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Tuesday, October 23, 2012

What I Believe

Nonbelievers like myself, ascribing to no established religion, spend much of their time defining themselves in terms of all the ideas they fail to align with. The handiest words for us are AGNOSTIC or ATHEIST, which just mean NOT those other things. But having no religion or nameable god doesn’t mean having no beliefs. (Early Christians were apparently called Atheists by the Romans, because of their refusal to worship the Roman pantheon.) I have plenty. They just require fuller explanations, because there is no single label for a prepackaged set of ideas I can claim.

Stating my beliefs seems relevant right now, especially because my wife has imminent plans for a Christian dedication ceremony for our daughter. I have mixed feelings about this, but her church is one of the better ones, and I have no trouble with the people there. Their particular version of Christianity is one I consider respectable (surprisingly, though, it is the same denomination that brought us the poisoned Kool-Aid of Jim Jones). Still, even if I disliked it, it would be hard for me to stake claim to any alternative, because there is no name for what I am, no place for me to go, no community of like-minded people to shelter in. And that is a big reason why atheists/agnostics/skeptics tend to go quietly, at least in this country—not only are they non-joiners in a non-movement, they have no banner to rally under, no real name, and of course no big prizes to offer:

    “Hey, jump aboard.”
    “Who are you guys?”
    “Um, agnostics. Atheists when we get cranky.”
    “You’re devil worshipers, right?”
    “Pshaw! No.”
    “What are you into again?”
    “Empiricism, I guess.”
    “Huh? What’s that?”
     “We just go around not believing silly things.”
    “Hm. What do I get?”
    “You’ll live by your wits, go it alone, and then when you’re dead, you’re dead.”
    “Those other guys are offering eternal life, Heaven, even squads of virgins.”
    “Nope, ain’t happening.”
    “They have ceremonies, feasts, and really nice old buildings.”
    “I guess we could have potlucks. But most of the best cooks are monotheists.”
    “And they’re tax-free.”
    “Oh yeah. Crap.”

Oddly enough, a statement of beliefs would benefit many religious people these days, too—most Christians, for example, disagree with at least one thing in the Bible, or in the common culture of their denomination. I think most religious people actually know less about their beliefs than those who have gone so far as to opt out of established religion. Most believers have accepted not only the expediency of a label, but the reality that some religious leader will be telling them what they should believe (that doesn’t mean they will follow blindly—the Catholic church, for example, is far from monolithic, which has had so many defections that the spinoff denominations need their own family tree, and the outright deserters are legion).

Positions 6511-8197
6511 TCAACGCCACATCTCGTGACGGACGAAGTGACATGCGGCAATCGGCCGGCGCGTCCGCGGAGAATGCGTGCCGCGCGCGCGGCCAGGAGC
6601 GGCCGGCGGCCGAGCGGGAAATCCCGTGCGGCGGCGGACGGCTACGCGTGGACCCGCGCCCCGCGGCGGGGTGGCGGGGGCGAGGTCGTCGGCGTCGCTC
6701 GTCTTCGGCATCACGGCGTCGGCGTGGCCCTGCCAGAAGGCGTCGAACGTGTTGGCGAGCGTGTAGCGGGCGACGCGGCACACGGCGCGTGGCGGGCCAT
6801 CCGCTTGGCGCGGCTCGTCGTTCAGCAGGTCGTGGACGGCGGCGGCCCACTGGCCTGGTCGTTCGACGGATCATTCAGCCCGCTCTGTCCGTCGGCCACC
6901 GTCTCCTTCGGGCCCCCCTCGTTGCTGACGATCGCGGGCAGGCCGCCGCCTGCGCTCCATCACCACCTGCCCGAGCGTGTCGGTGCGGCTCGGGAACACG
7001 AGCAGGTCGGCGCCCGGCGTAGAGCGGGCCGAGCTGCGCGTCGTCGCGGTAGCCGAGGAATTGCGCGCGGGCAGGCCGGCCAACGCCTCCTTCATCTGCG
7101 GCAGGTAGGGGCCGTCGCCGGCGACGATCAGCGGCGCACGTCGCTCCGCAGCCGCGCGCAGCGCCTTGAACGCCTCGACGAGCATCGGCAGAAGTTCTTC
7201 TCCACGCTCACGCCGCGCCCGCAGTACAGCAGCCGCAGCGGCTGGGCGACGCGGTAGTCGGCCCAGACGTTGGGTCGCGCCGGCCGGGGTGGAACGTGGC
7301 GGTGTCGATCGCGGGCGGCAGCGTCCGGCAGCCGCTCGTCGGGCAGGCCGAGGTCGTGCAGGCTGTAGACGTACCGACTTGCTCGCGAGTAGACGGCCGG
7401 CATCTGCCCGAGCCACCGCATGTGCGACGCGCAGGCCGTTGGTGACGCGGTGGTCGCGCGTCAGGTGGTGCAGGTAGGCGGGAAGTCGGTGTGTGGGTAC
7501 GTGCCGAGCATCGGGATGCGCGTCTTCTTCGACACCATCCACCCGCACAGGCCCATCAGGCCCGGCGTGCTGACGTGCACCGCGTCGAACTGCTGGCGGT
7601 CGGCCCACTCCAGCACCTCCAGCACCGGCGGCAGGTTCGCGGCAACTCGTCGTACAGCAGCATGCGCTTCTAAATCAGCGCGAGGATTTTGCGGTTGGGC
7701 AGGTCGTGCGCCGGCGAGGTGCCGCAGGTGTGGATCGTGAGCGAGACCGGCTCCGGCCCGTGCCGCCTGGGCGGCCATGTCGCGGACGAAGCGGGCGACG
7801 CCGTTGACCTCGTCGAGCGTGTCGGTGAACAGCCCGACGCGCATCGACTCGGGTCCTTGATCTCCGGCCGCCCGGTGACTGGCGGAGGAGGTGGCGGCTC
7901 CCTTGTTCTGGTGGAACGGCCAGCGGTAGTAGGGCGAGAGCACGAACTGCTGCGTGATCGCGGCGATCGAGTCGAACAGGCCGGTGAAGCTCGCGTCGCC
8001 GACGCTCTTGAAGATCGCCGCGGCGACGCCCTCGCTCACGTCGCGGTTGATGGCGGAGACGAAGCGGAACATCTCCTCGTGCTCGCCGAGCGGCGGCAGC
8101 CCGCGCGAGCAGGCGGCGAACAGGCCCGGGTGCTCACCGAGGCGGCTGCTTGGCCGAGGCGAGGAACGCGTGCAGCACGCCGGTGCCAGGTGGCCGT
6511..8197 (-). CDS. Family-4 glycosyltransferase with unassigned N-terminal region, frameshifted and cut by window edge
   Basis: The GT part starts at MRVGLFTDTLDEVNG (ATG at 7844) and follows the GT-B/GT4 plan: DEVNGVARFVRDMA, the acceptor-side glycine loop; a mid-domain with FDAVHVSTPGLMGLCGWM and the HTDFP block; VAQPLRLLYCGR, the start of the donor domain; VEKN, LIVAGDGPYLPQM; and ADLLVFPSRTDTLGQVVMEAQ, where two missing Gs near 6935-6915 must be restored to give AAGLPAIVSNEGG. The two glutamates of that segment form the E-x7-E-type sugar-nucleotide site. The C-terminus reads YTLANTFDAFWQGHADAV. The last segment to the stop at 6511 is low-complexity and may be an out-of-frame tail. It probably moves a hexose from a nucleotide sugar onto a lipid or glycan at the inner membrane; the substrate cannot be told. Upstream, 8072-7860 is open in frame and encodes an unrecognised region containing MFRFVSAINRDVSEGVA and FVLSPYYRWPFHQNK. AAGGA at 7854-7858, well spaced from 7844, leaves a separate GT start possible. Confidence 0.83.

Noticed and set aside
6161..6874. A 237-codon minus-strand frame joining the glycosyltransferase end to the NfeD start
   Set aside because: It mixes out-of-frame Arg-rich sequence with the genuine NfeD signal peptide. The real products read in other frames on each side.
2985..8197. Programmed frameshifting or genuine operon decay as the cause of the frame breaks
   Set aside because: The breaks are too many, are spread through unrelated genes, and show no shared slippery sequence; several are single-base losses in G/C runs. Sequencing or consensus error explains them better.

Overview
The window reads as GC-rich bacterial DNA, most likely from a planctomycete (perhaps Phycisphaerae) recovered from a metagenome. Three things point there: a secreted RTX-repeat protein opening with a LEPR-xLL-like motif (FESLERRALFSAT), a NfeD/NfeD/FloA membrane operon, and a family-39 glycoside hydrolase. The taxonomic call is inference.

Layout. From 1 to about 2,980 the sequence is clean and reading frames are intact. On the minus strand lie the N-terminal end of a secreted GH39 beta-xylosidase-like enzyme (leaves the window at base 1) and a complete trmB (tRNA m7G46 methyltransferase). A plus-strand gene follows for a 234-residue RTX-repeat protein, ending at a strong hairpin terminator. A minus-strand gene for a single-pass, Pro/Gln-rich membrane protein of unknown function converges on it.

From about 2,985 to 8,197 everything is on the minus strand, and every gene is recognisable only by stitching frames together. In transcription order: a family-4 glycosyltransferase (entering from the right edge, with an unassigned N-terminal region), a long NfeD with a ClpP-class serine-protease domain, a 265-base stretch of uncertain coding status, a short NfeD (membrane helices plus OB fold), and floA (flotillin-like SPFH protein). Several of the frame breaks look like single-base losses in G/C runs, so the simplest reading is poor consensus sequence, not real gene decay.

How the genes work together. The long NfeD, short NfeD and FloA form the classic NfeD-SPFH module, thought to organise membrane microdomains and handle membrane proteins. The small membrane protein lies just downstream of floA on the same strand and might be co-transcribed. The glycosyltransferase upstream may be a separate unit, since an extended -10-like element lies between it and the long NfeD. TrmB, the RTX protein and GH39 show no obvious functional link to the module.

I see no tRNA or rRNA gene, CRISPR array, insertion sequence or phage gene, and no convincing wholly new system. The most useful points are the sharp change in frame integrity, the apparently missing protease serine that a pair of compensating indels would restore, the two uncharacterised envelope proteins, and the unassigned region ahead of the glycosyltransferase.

As for myself, I am basically an agnostic. No metaphysical thing is really known with certainty. I know that if all of human history has been spent on these problems, I am not going to nail it all down in my meager spare time. But we have arrived at a point where the mechanisms of the universe have been explained, with a few exceptions: 1) What kicked it all off? 2) Why? 3) The remarkable holistic illusion of being alive, moving through time, having continuity of consciousness. Mystery #2 above will, I believe, always be left to the individual by way of existentialism. There will always be mysteries, if for no other reason than our reliance on finite brains to comprehend an infinite cosmos.  

Or am I an atheist? If so, I am not a very aggressive one. As much as I enjoy reading Christopher Hitchens or Richard Dawkins, I am not motivated to disprove the existence of God, at least until some theistic foolishness is forced upon me. The problem is, that is all too common. Many a thinker has probably been minding his or her own business, silently piecing together a sensible worldview, when some overzealous religious person has come along spouting nonsense or making demands. Twice in the same bookstore, I have been on-hand for statements like, “People who don’t believe in God have no morals or values, because they have nothing to obey.” Not only does it show that the speaker has never taken a philosophy or ethics course, it betrays unthoughtful, threadbare stinginess of spirit. My argument tends to be just the opposite, and the same one that Hitchens and others have made: I do have morals and maybe the religious are the ones lacking them, because they seem to be saying that they will only do the right thing if they imagine a supernatural Dad-figure is watching their every move, at the ready with plagues of punishment. It’s like boasting that you are righteous because you’re against stealing now that stores have security cameras.